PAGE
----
tubes to create steam
o Lower pressure in SG
– Colder Fluid (Tcold), with its energy removed, is pumped back to
the heat source for reheating
• For analysis purposes:
–  = 
– DT method cannot be used on SG side
o No temperature change while adding latent heat
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Steps for Solving Energy Balance
Problems
Step
1.
2.
3.
4.
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Action
Draw the system with the boundaries.
Write the general energy equation and solve for
the required information.
Determine which energies can be ignored to
simplify the equation.
Make substitutions to ensure correct units are
obtained if needed.
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RCS Heat Transfer Process
Steam Generator Analysis – Primary Side
• Fluid from heat source enters the steam generator at 610 °F and
leaves at 540 °F
• Flow rate is approximately 1.38 x 108 lbm/hr
• Average specific heat of the fluid is 1.5 BTU/lbm-°F
What is the heat transferred out of the RCS?
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RCS Heat Transfer Process
Step 1. Draw the system
• Show what is given and what is asked for, or requested
Figure: Steam Generation System
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RCS Heat Transfer Process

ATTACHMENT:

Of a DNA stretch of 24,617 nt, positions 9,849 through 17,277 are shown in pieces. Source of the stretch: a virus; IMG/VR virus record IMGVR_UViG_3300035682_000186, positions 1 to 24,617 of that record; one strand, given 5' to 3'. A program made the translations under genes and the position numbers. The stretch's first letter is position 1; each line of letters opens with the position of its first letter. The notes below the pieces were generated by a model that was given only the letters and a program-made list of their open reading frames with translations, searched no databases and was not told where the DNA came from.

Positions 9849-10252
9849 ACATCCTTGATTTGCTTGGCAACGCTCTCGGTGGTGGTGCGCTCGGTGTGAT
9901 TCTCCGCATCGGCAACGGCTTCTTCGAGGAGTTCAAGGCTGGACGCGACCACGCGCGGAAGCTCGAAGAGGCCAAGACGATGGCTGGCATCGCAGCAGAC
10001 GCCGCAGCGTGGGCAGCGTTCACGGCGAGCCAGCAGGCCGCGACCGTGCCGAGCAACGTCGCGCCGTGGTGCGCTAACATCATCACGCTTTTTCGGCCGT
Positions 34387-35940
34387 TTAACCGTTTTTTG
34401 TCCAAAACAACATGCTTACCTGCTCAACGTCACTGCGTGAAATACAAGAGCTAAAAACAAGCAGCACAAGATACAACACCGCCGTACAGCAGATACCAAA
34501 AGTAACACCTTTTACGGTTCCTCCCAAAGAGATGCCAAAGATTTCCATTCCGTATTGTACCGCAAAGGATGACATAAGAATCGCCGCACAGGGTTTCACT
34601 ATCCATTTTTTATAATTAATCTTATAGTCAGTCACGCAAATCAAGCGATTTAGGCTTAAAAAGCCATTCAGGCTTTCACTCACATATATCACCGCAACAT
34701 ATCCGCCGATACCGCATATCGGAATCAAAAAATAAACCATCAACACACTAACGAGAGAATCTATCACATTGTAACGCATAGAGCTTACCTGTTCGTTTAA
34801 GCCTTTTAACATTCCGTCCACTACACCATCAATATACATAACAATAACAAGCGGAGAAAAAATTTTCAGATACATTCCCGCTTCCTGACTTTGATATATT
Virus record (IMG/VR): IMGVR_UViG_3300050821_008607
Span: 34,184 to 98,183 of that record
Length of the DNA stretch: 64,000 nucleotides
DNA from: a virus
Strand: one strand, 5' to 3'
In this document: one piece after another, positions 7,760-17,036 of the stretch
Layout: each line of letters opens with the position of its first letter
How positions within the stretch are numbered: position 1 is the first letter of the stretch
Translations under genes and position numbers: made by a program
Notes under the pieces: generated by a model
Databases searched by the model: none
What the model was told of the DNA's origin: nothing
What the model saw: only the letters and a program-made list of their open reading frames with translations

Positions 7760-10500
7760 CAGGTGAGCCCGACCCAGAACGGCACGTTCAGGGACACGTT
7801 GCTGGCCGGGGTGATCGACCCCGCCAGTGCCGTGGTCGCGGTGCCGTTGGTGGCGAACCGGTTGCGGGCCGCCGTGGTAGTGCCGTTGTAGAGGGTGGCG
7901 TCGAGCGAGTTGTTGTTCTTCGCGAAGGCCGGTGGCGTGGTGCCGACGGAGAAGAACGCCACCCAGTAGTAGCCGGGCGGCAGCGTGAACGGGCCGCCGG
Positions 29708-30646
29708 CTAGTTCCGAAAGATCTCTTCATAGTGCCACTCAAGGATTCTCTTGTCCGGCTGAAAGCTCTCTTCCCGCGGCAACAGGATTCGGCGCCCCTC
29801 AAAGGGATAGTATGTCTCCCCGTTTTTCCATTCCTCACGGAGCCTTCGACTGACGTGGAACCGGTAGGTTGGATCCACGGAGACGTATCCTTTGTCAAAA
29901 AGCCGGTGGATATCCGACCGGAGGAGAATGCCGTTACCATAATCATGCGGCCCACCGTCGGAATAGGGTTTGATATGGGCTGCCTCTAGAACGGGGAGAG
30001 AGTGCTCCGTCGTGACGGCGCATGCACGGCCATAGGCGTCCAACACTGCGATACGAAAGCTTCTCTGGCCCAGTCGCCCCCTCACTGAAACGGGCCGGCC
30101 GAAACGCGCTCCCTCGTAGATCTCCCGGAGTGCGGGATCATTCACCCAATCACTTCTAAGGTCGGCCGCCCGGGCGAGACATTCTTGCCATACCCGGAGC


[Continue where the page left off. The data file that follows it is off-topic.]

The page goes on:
Step 2 and 3. Write the equation and simplify as possible
ṁ ℎ +  +  +  =  (ℎ +  +  ) + Ẇ
• Simplify the equation by eliminating the energies that are insignificant to this
process.
• Neglecting PE and KE and assuming no work is done on the system:
 ℎ +  = (ℎ )
 = (ℎ – ℎ )
• Substituting,  =   , where cp = specific heat capacity ( / −℉):
=    – 

8 
= 1.38 × 10
1.5
540 − 610 ℉
ℎ
−℉
10 
 = −1.45 × 10
ℎ
Note: Minus sign indicates heat out of RCS
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Heat Exchanger Process
• The temperature leaving the heat source is 612 °F
• The temperature entering the heat source is 542 °F.
• The coolant flow through the heat source is 1.32 x 108 lbm/hr.
• The cp of the fluid averages 1.47 BTU/lbm-°F.